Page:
Fifty years of the Friends at Moorfields

The Friends of Moorfields celebrates 50 years of fundraising for the world famous eye hospital this May.

Established in the swinging sixties, the Friends charity is marking its golden anniversary year with a series of events for its volunteers and hospital staff and a targeted £160,000 fundraising campaign to support three major projects: 

  • Two years’ funding for an eye clinic liaison officer  for the Northwick Park and Ealing satellite sites  to help coordinate support, advice and counselling to people adapting to severe eye conditions and sight loss. 
  • A  programme to increase the employment of visually impaired people at Moorfields through the provision of specialist technology and improved advertising and
  • The development of an arts programme for patients including special events, brightening up the hospital walls with artwork and occasional music. 

Since it was first launched in May 1963 at a public meeting followed by a wine and cheese party,  the charity has raised millions of pounds for Moorfields Eye Hospital which has gone to support research, clinical equipment and facilities to improve patient care, services and the overall environment of the hospital for staff, patients and the public.

In its inaugural year, the Friends raised £2,300 which would be worth £38,700 today. In 2012 alone, the Friends provided over £150,000 for a variety of projects including: over £40,000 for Moorfields children’s hospital – the Richard Desmond Children’s Eye Centre -  £30,950 for a project to provide patients with personal information online and £35,000 for a scanning laser for St George’s satellite which consultant ophthalmologist Gus Gazzard is using in a major research programme into treatments for glaucoma - one of the world’s leading causes of eye disease in the over 50s.

Today, volunteers for the Friends of Moorfields fulfil a variety of roles for the hospital, not all of them to do with fundraising. There is for example a team of 50 who travel to the main hospital in City Road, London, each week to work in the Friends shop, man the Information Desk in the main hospital and the children’s centre, work with clinics in City Road and at Moorfields satellites, run a shop trolley in clinic areas and in the wards,  produce a quarterly magazine and assist in the Friends office and at other events and projects at the hospital. 

There is also a team of volunteers called Floor Marshalls who walk around looking for anyone who needs help … and of course there is  another brilliant team of 80 volunteers who give a couple of hours of their time regularly to collect at London stations or help out with book and jewellery sales and do other kinds of fundraising. Membership of the Friends is around the 750 mark.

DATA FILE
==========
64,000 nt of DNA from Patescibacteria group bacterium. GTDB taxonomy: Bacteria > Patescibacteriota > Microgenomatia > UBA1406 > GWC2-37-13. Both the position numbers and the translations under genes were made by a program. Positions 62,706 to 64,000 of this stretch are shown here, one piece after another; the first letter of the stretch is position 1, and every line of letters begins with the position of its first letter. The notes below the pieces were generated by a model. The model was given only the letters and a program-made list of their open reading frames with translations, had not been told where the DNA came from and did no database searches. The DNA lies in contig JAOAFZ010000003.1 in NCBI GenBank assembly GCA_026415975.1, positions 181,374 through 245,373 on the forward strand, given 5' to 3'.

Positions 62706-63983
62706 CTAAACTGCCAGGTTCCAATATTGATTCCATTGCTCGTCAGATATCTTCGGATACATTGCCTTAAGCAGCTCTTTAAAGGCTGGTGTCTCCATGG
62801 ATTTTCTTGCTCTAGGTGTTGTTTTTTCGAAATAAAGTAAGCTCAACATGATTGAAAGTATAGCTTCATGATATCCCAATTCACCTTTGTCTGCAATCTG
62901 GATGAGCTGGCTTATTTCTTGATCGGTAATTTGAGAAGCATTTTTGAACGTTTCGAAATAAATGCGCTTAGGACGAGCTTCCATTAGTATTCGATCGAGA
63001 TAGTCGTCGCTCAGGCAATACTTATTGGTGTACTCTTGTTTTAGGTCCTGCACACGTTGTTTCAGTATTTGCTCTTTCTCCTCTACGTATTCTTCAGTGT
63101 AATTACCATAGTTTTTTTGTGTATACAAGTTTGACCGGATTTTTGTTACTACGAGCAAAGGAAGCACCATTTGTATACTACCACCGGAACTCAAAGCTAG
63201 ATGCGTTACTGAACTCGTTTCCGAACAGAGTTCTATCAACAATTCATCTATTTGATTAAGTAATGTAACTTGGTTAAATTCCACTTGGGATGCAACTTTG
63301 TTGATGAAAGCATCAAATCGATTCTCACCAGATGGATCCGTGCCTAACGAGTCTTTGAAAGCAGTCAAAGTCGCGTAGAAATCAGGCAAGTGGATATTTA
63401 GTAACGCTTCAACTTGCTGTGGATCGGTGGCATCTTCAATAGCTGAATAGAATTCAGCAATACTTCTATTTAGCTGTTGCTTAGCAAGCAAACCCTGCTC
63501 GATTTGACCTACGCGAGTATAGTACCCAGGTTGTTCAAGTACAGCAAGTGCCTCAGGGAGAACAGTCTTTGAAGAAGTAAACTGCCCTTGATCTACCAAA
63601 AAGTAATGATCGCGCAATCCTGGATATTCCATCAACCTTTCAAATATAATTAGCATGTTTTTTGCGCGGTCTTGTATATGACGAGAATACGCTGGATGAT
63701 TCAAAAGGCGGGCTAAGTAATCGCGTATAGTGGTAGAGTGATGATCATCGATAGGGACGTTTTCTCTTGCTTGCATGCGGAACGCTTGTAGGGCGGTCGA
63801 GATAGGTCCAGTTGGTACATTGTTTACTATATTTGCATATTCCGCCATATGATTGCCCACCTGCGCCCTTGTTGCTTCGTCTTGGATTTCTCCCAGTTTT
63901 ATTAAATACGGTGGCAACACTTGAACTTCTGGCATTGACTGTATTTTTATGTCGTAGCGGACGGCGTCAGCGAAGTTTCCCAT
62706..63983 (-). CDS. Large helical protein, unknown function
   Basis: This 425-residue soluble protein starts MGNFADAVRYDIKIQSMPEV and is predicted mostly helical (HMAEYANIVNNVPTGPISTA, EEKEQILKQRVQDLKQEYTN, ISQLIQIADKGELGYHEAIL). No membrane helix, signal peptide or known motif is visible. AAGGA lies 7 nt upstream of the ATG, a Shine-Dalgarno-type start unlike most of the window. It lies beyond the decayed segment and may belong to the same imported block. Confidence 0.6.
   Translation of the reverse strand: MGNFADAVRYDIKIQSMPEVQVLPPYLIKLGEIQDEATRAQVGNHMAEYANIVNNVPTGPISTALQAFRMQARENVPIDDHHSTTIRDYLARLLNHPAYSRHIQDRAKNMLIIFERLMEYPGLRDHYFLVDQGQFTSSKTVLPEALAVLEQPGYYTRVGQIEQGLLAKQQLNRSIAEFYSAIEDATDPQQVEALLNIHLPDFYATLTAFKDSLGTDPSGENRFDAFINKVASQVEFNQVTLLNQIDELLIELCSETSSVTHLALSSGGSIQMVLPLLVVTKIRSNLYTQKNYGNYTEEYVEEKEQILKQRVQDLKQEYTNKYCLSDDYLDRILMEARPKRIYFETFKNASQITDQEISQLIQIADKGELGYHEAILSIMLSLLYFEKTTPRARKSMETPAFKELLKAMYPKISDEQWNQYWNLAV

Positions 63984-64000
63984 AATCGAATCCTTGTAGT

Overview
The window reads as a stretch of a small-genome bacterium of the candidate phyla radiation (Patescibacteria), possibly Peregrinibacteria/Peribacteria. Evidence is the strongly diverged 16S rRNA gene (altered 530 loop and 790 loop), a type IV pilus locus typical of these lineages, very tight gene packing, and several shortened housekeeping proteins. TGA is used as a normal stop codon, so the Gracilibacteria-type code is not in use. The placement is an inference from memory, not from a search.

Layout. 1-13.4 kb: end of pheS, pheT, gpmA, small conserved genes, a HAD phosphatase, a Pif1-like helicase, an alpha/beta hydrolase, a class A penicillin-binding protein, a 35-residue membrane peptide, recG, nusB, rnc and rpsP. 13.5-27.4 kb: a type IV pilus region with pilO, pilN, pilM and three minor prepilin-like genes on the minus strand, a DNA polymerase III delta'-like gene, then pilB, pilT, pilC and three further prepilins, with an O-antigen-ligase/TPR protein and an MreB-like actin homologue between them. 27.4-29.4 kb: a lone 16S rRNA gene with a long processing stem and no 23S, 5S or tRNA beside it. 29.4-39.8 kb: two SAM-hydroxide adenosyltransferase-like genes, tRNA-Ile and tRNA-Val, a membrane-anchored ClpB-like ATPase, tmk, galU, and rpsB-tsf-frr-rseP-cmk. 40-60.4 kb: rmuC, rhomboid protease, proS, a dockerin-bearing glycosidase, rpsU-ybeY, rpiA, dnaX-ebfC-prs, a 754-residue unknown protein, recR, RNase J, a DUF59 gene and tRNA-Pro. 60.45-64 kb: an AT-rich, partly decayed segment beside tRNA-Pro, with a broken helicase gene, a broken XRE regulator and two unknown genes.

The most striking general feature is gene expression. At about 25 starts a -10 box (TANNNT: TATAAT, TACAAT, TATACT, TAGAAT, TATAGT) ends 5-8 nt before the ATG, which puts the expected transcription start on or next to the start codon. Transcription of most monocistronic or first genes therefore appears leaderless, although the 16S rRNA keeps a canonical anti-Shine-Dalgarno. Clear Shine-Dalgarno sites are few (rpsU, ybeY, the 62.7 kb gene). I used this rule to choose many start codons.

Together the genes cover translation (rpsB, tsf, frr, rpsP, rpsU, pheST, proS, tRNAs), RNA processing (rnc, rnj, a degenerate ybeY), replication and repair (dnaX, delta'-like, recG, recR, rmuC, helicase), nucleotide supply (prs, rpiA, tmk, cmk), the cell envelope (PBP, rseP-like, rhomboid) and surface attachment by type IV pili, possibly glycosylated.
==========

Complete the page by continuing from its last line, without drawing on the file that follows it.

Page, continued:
In contrast in 1963 the volunteer activities included reading to and writing letters for patients, and escorting patients to and from the hospital; providing mobile telephones (on trolleys!), bed tables, a talking book library and many other amenities.

Liz Fisher manager of the Friends of Moorfields said: ”Without the tremendous contribution of the many volunteers who have donated their time to sustain the Friends in all their activities over the years we would not be here today. It’s a great achievement. Our volunteers come from all walks of life, but in 1978 the surgeons’ wives were invited to help on a voluntary basis -  how times have changed!

“To thank our volunteers for their very great support, the Friends have decided to mix social events and fundraising. We have already held a successful Moorfields’ Got Talent event which showcased some of Moorfields staff singing, comedy and musical abilities. We are also holding a river boat cruise on the Thames on May 8 for our members and their friends. We are hoping to hold an early evening event at the Shangri-la at the Shard in the autumn.  Please check our website for further information – www.friendsofmoorfields.org.uk.

Notes to editors

Moorfields’ Friends -  Facts - The Friends of Moorfields stated objectives when it was inaugurated in 1963  were: “The raising of money to be spent on increasing the comfort of patients and the nursing staff, outside the allocation provided by the Ministry of Health, and the recruitment of volunteers to help in the many ways which are of infinite importance to the happiness and general welfare of the patients, many of whom for shorter or longer periods are unable to see.” The Friends still exist to carry out the same objectives.

The annual subscription in 1963 was 2 shillings and 6 pence (£2.00 today)!  The Friends also run a lottery which currently has 207 participants so has good odds of winning – 3 prizes, 4 times a year!  Contact the Friends if you wish to take part.

Moorfields is one of the world’s leading eye hospitals, providing expertise in clinical care, research and education. We have provided excellence in eye care for more than 200 years and we continue to be at the forefront of new breakthroughs and developments.  We are an integral part of one of the UK’s first academic health science centres, UCL Partners, and were one of the first NHS organisations to achieve foundation trust status in 2004.  

We treat the entire range of eye diseases, from common complaints to rare conditions which require treatments not available anywhere else in the UK. We dealt with more than 475,000 patient visits in 2011/12 at our main hospital base in London’s City Road and at 19 other sites in and around the capital, enabling us to provide expert care closer to patients’ homes.

With our research partners at the UCL Institute of Ophthalmology, we run one of the largest ophthalmic research programmes in the world and have the highest measure of scientific productivity and impact in the world for our research activity. 

For further information, please visit Friends of Moorfields

Was this information useful? Please rate the page.